Consensus opinion in the psychedelic research community is that these drugs exert their effect at the 5-HT2A (serotonin) receptor; however, these drugs also commonly bind to the 5-HT2B receptor – a receptor linked to heart valvulopathy in humans. Sponsors should thus conduct studies to determine whether the psychedelic drug under development is a 5-HT2B receptor agonist. If the drug is a 5-HT2B receptor agonist, the sponsor should conduct a microscopic evaluation of heart tissue in animal models in repeat-dose toxicology studies. The outcome of this evaluation should be considered when defining clinical study inclusion and exclusion criteria to protect potential participants at risk of heart valve disease.
Requirement for an Abuse Potential Assessment
An assessment of the abuse potential of a drug product under development is typically conducted as a component of its safety evaluation. Products that are assessed for abuse potential include new molecular entities active in the central nervous system, and those containing drugs scheduled under the Controlled Substances Act.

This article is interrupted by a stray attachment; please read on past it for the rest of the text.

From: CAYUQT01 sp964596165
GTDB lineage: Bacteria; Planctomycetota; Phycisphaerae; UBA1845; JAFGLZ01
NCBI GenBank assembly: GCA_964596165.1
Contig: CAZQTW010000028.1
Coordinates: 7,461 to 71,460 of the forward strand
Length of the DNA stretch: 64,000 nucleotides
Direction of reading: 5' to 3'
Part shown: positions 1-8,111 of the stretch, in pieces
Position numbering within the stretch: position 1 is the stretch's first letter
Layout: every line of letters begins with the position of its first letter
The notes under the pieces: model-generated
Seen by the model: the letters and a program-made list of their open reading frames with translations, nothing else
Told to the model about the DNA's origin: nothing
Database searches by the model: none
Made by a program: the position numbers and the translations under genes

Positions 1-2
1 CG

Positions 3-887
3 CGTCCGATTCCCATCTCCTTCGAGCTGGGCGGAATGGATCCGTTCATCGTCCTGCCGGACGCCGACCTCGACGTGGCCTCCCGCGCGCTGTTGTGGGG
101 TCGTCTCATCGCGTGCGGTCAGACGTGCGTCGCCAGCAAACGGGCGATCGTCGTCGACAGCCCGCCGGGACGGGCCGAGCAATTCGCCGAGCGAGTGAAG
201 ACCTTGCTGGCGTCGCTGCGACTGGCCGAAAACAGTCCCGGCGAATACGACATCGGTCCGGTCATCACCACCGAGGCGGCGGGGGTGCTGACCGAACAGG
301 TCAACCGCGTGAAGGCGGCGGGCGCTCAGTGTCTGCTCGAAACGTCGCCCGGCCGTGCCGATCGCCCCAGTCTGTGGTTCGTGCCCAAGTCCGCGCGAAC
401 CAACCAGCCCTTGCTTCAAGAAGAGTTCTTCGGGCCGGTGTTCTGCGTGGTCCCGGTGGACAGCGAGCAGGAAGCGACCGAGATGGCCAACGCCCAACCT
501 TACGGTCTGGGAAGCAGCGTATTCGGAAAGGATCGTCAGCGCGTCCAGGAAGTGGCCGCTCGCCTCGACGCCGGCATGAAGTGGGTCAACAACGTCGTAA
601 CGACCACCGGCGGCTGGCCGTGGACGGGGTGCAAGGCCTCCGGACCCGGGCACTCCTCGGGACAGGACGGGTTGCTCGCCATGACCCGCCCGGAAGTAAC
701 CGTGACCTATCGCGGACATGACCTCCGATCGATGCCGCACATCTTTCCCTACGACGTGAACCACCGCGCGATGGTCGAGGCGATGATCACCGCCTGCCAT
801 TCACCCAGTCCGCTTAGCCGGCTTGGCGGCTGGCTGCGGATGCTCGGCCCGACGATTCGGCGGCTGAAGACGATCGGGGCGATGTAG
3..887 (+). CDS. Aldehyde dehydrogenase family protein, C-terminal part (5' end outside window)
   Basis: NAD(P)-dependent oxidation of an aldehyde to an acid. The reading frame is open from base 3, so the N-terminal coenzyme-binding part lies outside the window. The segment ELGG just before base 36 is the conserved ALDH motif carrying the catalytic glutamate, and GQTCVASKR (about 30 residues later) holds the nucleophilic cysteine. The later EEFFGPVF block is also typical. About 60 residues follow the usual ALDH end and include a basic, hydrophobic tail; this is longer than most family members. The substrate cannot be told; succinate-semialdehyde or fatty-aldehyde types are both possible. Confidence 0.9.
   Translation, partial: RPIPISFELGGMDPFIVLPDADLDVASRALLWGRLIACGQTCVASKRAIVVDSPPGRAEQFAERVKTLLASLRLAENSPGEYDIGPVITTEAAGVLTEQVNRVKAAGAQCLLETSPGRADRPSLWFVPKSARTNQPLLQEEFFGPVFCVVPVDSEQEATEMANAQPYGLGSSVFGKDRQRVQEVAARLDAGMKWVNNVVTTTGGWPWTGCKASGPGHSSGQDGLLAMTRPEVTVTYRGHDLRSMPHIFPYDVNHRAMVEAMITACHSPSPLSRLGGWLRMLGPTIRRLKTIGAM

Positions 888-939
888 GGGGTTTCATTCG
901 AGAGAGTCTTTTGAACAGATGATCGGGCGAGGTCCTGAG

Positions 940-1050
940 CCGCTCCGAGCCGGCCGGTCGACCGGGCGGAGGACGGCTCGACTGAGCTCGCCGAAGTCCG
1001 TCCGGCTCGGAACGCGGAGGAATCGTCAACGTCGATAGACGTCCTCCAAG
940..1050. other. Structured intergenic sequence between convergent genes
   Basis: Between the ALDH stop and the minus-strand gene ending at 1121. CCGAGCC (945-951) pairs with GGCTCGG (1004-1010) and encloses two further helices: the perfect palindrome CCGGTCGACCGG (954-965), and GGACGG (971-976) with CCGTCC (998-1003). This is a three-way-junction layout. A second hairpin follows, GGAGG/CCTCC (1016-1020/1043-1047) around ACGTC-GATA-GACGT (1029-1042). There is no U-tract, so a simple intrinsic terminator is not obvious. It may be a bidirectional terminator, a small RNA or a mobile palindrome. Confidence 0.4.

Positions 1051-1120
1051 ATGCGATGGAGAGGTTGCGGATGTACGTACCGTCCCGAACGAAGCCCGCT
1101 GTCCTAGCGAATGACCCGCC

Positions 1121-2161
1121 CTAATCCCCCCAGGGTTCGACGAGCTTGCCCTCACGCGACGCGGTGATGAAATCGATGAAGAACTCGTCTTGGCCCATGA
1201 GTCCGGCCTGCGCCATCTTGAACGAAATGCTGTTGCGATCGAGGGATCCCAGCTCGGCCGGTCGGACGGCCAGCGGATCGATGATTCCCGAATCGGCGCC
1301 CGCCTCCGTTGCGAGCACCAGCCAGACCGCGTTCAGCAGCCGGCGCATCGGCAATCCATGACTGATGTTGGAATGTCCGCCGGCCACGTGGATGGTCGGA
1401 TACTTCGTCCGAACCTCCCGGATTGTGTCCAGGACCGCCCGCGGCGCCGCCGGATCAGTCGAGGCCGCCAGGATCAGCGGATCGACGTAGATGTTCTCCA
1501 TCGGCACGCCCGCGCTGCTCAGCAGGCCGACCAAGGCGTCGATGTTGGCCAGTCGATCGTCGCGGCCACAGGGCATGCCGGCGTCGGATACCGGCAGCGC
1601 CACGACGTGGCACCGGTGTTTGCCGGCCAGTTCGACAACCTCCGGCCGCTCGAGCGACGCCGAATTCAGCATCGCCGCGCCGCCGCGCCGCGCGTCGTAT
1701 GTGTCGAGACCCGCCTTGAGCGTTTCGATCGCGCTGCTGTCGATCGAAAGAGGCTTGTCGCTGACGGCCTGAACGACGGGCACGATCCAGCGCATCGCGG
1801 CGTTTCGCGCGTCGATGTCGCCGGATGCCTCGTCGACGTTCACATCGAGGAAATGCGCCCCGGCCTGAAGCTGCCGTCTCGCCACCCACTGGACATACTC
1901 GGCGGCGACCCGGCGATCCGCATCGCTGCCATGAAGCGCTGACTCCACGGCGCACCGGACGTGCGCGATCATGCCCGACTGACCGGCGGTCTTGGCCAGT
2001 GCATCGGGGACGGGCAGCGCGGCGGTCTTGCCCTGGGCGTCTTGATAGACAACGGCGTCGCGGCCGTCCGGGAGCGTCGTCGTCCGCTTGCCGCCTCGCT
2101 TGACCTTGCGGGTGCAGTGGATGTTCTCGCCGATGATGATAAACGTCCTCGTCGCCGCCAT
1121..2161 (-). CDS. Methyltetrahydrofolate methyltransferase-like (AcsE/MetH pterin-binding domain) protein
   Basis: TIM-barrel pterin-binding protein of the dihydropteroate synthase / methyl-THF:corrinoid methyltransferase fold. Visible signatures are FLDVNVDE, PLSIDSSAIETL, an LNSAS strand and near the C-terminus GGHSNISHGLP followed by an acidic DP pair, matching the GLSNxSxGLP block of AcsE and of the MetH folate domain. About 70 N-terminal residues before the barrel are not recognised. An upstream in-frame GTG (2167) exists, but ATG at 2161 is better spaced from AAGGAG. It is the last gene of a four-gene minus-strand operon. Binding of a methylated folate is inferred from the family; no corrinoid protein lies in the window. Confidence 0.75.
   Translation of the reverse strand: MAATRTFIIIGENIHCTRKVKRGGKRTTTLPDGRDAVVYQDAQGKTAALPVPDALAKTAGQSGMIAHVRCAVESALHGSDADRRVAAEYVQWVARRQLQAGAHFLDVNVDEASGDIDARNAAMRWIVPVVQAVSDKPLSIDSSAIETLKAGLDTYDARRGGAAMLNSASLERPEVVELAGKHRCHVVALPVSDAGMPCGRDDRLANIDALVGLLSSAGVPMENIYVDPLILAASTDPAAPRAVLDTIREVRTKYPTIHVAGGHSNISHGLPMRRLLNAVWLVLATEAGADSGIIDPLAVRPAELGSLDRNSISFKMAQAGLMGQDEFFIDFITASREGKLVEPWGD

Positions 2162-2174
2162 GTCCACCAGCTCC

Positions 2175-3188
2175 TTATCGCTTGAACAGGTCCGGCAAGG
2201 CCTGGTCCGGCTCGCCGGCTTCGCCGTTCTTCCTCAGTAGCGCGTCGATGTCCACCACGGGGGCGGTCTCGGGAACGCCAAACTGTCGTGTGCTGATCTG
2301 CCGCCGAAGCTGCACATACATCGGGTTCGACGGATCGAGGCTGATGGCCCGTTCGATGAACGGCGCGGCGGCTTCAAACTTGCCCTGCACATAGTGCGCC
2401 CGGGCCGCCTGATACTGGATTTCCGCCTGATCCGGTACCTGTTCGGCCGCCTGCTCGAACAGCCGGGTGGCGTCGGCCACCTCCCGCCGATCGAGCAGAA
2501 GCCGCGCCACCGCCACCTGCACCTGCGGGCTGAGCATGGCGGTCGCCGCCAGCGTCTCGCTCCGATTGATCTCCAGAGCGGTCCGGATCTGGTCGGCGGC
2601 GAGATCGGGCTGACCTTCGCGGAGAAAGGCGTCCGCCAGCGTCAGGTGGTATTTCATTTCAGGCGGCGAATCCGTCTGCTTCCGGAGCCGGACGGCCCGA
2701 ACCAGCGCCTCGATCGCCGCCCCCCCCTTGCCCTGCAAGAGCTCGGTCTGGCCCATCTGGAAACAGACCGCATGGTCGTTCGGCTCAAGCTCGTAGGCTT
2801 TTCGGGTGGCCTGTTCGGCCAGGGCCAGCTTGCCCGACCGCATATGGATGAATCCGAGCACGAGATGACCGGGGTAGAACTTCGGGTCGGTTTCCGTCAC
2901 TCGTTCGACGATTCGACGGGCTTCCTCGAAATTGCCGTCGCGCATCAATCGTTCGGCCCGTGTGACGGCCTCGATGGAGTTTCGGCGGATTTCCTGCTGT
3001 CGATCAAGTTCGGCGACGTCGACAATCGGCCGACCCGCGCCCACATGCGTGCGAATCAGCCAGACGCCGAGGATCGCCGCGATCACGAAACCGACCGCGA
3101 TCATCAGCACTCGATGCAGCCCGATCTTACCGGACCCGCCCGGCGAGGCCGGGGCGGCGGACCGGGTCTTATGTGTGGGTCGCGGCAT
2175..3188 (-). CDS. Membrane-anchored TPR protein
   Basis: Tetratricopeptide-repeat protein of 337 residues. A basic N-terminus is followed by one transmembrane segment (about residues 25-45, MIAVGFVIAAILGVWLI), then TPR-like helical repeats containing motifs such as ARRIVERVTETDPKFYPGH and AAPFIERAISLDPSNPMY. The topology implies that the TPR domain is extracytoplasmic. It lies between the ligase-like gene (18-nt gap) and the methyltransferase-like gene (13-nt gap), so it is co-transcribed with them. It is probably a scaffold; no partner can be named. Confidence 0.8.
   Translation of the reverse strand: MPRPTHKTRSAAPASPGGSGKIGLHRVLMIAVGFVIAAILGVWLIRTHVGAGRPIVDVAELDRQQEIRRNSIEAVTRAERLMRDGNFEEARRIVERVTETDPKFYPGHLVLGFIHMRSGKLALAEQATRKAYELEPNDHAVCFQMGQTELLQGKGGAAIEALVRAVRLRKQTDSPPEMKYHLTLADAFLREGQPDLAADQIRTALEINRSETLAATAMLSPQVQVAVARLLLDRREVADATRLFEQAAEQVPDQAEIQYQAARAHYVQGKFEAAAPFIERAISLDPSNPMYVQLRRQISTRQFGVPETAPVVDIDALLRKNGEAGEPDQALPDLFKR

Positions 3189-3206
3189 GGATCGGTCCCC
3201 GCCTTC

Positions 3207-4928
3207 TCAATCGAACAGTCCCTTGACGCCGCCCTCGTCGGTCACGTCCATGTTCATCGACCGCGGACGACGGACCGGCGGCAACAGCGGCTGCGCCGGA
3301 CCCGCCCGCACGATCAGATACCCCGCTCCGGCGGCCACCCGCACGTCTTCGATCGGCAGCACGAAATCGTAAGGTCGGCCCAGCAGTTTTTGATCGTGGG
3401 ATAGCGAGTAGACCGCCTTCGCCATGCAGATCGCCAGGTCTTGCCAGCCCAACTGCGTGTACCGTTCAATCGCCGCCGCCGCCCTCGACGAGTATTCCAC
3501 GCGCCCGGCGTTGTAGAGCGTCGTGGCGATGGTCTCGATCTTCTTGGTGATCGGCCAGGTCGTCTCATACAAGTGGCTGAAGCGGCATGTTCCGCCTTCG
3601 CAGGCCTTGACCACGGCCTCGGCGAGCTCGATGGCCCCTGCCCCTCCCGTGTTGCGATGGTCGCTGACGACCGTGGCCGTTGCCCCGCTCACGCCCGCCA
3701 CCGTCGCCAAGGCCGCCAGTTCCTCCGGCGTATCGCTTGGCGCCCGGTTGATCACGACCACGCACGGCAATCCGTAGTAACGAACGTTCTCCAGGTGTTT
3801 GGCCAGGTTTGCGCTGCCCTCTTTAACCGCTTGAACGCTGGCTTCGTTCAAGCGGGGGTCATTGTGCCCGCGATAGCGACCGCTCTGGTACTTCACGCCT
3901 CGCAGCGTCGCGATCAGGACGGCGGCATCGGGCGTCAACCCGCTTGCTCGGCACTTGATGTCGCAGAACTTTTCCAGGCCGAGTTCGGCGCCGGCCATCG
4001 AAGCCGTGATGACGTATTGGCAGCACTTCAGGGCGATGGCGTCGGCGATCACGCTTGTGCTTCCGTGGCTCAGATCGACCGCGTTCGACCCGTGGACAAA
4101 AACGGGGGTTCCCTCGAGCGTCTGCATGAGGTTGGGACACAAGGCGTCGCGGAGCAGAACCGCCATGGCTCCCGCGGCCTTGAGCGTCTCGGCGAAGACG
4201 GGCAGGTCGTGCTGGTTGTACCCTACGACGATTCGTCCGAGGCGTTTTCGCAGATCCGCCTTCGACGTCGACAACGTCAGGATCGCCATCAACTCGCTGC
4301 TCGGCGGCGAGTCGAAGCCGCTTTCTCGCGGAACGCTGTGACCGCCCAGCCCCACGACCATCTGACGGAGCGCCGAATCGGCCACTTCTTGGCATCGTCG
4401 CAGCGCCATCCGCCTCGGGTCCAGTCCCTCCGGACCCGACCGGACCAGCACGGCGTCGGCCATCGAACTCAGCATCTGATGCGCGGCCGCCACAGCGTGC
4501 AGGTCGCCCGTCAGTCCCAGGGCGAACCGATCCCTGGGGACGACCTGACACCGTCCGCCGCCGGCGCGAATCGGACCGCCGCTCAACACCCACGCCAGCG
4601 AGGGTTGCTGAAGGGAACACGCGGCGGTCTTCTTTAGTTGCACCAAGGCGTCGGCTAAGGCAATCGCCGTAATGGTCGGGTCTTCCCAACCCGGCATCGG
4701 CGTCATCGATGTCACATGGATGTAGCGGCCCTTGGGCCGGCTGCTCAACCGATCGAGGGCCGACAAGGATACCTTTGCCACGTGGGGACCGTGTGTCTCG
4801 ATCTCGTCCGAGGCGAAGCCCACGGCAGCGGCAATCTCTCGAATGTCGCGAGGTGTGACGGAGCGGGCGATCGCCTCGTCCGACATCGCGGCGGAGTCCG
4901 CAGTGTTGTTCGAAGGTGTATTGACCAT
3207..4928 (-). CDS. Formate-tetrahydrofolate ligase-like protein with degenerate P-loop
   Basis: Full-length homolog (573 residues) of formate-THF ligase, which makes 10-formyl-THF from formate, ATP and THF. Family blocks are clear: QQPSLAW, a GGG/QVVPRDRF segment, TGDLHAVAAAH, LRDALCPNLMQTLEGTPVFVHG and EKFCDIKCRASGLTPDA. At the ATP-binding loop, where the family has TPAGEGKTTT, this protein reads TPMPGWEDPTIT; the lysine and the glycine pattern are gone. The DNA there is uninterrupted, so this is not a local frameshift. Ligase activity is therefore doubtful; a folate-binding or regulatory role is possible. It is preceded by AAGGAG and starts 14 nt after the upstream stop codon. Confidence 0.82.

- The requirement for an abuse potential assessment is not unique to psychedelics, but as these drugs are both active in the central nervous system and are Schedule I drugs, the abuse potential assessment is vital to successful development and marketing.
- An abuse potential assessment is intended to consider both patients and non-patients; it appears FDA has learned lessons from the opioid crisis.
- FDA reminds sponsors of the requirement for compliance with US Drug Enforcement agency (DEA) regulations, including registration for the use, handling, storage, and transport of a Schedule I drug. This requirement is intended to minimize the risk of drug diversion and abuse.
- Sponsors may be able to submit published literature on known abuse potential to support their assessment instead of conducting a full assessment themselves.
- The abuse potential assessment requirement may have a long-term silver lining. As the number of FDA-approved studies on any given psychedelic drug increases, the number of publications detailing the abuse potential in a medical setting will also increase. This will facilitate abuse potential assessment submissions for future programs, support drug rescheduling for marketing applications, and may eventually support rescheduling of psychedelic drugs by the DEA.